Eating our own dog food

Published on: 28 Jun 2018 by: Matt Richardson

Octopus Deploy in the clouds illustration

One of the guiding principles that we've followed while building Octopus Cloud is using Octopus Deploy as much as possible, so we can increase our in-house usage of Octopus and essentially 'eat our own dog food'. We've really focused on this to make sure we feel the same pain that our customers do and help make Octopus even better.

While this has not been without its challenges (a deployment tool is not necessarily the first choice to manage a SaaS platform!), overall it has been a fun journey. It's definitely paid off, and we've been able to test and improve Octopus in the real world.

This post walks through some of the more interesting things that this approach has produced.


OctopusDSC is our Desired State Configuration module that allows installation and configuration of the Octopus Server and Tentacles. While it was already in a fairly good state, it wasn't something we used much in anger, so it had a few rough edges.

Using it for provisioning Octopus Cloud instances, and for our management instance, meant we invested a fair bit of effort into improving it. We've:

  • Made it work in High Availability scenarios.
  • Improved it to follow best practices around handling passwords.
  • Added support for specifying network shares for shared data storage.
  • Added the ability to specify the built-in-worker credentials.
  • Added an 'installed but not configured' state to substantially improve instance launch times.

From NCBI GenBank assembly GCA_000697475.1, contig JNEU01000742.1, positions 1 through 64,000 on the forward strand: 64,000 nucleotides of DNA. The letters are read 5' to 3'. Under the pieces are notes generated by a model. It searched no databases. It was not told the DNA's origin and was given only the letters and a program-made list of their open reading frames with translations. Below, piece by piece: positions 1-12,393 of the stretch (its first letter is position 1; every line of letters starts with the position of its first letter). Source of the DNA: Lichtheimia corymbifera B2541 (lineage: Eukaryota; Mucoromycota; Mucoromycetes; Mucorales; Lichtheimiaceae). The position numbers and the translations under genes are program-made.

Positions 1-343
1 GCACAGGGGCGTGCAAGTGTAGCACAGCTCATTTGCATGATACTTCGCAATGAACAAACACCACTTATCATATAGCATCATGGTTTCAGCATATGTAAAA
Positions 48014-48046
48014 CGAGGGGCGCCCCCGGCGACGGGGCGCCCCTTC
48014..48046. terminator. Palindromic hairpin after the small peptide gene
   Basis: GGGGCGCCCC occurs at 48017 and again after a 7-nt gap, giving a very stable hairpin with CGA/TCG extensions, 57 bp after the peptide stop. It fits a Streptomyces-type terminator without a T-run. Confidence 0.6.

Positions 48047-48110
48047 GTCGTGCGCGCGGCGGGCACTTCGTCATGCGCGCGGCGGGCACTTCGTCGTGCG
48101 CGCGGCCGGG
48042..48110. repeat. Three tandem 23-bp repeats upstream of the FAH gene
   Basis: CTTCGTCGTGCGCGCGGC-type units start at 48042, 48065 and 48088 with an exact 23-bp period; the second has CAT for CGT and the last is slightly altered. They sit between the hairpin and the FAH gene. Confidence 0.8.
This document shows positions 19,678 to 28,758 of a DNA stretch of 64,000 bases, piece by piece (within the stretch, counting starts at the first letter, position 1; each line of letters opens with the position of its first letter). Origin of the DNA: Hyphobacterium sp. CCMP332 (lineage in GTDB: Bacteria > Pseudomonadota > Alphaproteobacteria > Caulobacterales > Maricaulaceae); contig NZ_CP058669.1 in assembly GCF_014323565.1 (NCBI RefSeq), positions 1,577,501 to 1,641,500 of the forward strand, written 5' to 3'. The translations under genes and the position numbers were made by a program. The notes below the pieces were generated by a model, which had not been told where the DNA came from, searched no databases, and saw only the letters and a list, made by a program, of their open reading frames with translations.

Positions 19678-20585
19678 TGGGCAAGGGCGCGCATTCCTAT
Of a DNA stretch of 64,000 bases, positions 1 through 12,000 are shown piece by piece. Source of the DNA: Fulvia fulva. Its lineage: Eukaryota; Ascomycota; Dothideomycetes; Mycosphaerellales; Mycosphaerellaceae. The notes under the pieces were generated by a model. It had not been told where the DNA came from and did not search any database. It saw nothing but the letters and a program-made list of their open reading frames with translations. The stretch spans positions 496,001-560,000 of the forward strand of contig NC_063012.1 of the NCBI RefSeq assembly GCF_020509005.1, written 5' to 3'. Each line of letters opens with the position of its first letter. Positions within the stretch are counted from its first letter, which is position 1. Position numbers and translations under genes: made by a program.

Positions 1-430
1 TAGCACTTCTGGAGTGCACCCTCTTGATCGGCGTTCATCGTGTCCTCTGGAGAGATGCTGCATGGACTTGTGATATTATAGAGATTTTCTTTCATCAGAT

Implementing Octopus Cloud has meant we've been even more focused on all aspects of security. When using output variables to pass around API keys, we realized that there was a potential flaw here where sensitive values could end up outputted as plain-text in logs. There's now a -sensitive parameter to ensure this can't happen.

Workers Unite!

For a long time, you've been able to run your own scripts on the Octopus Server. In a high-trust environment, this has not been a problem, but for some organizations (and especially in a SaaS world) this is less than ideal. To address this, we added the ability to specify a user account to use when running scripts on the server with the built-in worker. That allows us to run scripts as a separate, low privileged user, reducing the potential impact.

While this significantly reduces the scope for things going wrong, it's still not as good as we want. We've done a whole lot of work to implement Workers (a way to configure one or more tentacles as places to offload work - including running scripts - from the Octopus server) the first part of which dropped in 2018.6.0. This lays the groundwork for allowing us, in the future, to farm these run-on-server tasks out to single-use containers, giving us much greater isolation.


Effectively managing a whole bunch of Octopus Servers means we really need to know whats going on, both pre-emptively and when an incident happens. We use Elasticsearch to store our metrics, Grafana to view them, and Telegraf to read and ship metrics. We added functionality to the Octopus Server to log task and web API metrics to file, so telegraf can ingest them and ship them off to Elasticsearch. This, combined with some inbuilt telegraf functionality, allows us to have some awesome dashboards like:

Octopus Cloud monitoring dashboard

One of the great things about us running and managing Octopus is that we get to see broad, high-level metrics about how Octopus is performing in the real world. It also means that if there's a performance issue, we're the ones who get bitten by the increased costs of higher-spec machines - something that can only be a win for improving Octopus performance!

We'll drill into the detail of metrics and dashboarding in another blog post soon.